And yet, I keep trying to get the students through their next grading. In the recent case I mentioned at the start of this rant, I saw a great demonstration, but a tiny hitch during the opening etiquette. Guess what we did for the rest of the practice? I don’t care if a small hitch in the etiquette seems a long way from budo, it’s not. The reason to challenge a grading is to pass the grading. Just like the reason to play a volleyball game is to win, otherwise it’s just practice. The panels get to set the pass criteria and if that includes autofails and a hyper-focus on etiquette, you avoid autofails and smooth out that etiquette. That is your challenge, how you pass, hence your budo. If there are only 12 short kata to deal with, and you can learn them in a month, you work further and further down the rabbit hole. If you are not making world-class gymnasts gasp when you do one of those kata after 30 years of practice, you are the lazy one. Think what one of those gymnasts could do with 30 years worth of practice at a single routine that’s about 1/10 the length of their usual routines.
Yes, you are going to clip that half an inch from the end of the sageo, yes you are going to use velcro to keep your obi from shifting. If you can get away with a kendogi instead of a montsuki and juban, you are going to wear a kendogi because it is going to get rid of the risk of a messy juban.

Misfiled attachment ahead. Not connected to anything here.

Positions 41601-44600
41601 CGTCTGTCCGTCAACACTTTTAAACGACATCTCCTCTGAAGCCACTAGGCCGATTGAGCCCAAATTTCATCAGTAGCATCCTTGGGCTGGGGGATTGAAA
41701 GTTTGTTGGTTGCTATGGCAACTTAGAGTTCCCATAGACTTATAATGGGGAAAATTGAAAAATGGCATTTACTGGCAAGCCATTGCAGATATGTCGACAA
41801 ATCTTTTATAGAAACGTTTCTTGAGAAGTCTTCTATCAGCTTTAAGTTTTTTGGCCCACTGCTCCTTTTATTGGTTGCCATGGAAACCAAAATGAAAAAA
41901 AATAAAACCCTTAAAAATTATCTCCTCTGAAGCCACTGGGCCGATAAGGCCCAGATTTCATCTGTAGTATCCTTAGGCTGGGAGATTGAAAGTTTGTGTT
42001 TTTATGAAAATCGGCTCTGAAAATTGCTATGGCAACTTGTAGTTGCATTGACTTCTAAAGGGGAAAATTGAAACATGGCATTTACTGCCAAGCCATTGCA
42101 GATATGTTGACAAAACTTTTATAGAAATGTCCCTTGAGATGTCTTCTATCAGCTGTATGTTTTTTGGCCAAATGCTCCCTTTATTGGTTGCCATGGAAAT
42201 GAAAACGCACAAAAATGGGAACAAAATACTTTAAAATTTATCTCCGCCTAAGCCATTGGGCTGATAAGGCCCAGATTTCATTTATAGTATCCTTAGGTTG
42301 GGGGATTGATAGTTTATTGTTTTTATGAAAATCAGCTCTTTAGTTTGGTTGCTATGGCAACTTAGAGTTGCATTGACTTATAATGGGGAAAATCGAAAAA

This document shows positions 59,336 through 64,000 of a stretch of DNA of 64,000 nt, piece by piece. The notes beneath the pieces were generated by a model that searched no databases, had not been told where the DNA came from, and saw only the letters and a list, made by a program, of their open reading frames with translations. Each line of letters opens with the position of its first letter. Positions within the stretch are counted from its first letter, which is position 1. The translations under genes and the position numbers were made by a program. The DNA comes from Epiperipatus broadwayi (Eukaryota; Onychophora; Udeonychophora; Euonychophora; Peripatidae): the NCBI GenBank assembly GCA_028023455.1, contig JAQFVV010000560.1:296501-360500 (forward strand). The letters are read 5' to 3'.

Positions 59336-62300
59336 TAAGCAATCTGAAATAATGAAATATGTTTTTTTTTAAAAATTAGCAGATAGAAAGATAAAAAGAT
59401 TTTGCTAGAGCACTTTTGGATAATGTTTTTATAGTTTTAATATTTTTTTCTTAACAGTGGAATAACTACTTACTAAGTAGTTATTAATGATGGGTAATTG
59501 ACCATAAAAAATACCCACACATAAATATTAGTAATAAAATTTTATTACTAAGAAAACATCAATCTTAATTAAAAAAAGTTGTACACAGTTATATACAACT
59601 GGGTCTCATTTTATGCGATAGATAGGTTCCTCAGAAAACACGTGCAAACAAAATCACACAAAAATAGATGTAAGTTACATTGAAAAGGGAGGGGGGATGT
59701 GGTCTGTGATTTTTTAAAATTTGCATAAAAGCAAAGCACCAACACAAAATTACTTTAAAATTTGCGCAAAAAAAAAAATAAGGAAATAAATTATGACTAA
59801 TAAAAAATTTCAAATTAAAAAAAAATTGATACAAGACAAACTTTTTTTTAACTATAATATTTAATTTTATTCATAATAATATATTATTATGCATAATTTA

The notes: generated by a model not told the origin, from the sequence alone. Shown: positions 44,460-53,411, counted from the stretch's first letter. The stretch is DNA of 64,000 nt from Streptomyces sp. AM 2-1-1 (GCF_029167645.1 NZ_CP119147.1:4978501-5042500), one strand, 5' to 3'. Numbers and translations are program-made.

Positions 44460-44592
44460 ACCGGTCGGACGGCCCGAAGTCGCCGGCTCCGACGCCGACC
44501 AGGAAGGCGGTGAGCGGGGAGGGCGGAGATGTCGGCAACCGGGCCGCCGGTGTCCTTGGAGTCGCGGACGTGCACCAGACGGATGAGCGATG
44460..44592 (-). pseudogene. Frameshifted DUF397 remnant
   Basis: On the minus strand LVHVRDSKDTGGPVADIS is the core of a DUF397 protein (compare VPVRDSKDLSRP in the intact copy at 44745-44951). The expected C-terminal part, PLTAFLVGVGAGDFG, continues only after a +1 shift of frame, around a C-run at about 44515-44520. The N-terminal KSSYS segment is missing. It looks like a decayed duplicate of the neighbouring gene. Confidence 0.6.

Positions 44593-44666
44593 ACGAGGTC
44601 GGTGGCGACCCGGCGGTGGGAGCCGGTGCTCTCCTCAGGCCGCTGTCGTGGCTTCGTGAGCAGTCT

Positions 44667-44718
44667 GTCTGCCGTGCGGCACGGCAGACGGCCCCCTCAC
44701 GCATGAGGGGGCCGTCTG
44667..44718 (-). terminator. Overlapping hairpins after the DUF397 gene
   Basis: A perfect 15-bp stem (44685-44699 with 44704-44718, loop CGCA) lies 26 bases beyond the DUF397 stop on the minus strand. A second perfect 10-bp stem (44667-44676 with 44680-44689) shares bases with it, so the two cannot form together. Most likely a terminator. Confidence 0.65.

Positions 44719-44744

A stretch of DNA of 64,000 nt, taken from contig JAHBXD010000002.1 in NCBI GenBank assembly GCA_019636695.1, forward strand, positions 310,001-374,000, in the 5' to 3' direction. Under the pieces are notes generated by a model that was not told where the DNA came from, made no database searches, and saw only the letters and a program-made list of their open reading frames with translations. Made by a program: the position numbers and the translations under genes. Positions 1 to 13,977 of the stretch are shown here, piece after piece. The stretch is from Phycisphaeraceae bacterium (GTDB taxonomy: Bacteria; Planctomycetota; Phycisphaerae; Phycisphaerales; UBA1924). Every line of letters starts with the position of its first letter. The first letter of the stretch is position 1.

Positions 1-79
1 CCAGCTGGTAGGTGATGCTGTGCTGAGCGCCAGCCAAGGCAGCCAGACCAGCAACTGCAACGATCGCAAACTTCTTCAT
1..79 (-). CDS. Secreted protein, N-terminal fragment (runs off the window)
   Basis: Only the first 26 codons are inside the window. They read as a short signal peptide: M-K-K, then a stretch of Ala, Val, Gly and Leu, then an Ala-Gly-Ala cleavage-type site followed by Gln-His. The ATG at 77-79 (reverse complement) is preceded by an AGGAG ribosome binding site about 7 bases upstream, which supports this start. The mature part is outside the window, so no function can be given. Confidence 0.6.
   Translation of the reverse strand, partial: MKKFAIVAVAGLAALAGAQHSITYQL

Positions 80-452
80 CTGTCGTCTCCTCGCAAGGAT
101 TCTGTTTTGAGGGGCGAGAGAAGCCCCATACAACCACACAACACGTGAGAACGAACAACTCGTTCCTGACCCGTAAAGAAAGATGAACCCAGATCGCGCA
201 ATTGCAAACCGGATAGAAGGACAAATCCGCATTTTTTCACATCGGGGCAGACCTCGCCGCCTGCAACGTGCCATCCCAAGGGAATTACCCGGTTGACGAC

If you can’t avoid that juban, sew it into your uwagi. Just do it, it’s not cheating until it’s declared cheating. The butterfly was a very efficient, within the rules, breaststroke until it was declared “not a breaststroke”. This is not cheating, it’s playing the game.
So spend the time smoothing out your etiquette, not because it is good budo, not because it will save your life when you are attacked by Orcs, but because that’s how you avoid an autofail.
In my world, in my head, autofails don’t exist, but I’m not in charge of the world. In your reality they exist, and if you have paid good money to stand in front of a panel, you better believe autofails and lazy judges exist, whether or not you think it’s fair.
Budo is not fair, life is not fair.
Oct 12, 2019
U. Guelph Japanese Swordsmanship Club (Sei Do Kai): Tues. 9-11pm, Fri. 7-9pm, Sunday 1-4pm.
Contact firstname.lastname@example.org for details.
To Shin Kai Jodo/Iaido classes, Clarke Hall, Port Credit, 6-9pm. Oct 21, Nov 25, Dec 16
October 26-27, MJER Kenshokan Koryu iai seminar, Peterborough. Ohmi sensei. Not to be missed.
November 8-10 Annual CKF Fall International Jodo seminar and grading to 3dan. (Fujisaki s. hanshi 8dan, and Rikitake s. kyoshi, 8dan), Mississauga (Port Credit). Registration open now. https://seidokai.ca/jodo_fallseminar.html
May 15-18. Annual CKF Spring International Iaido and Jodo seminar and Jodo grading.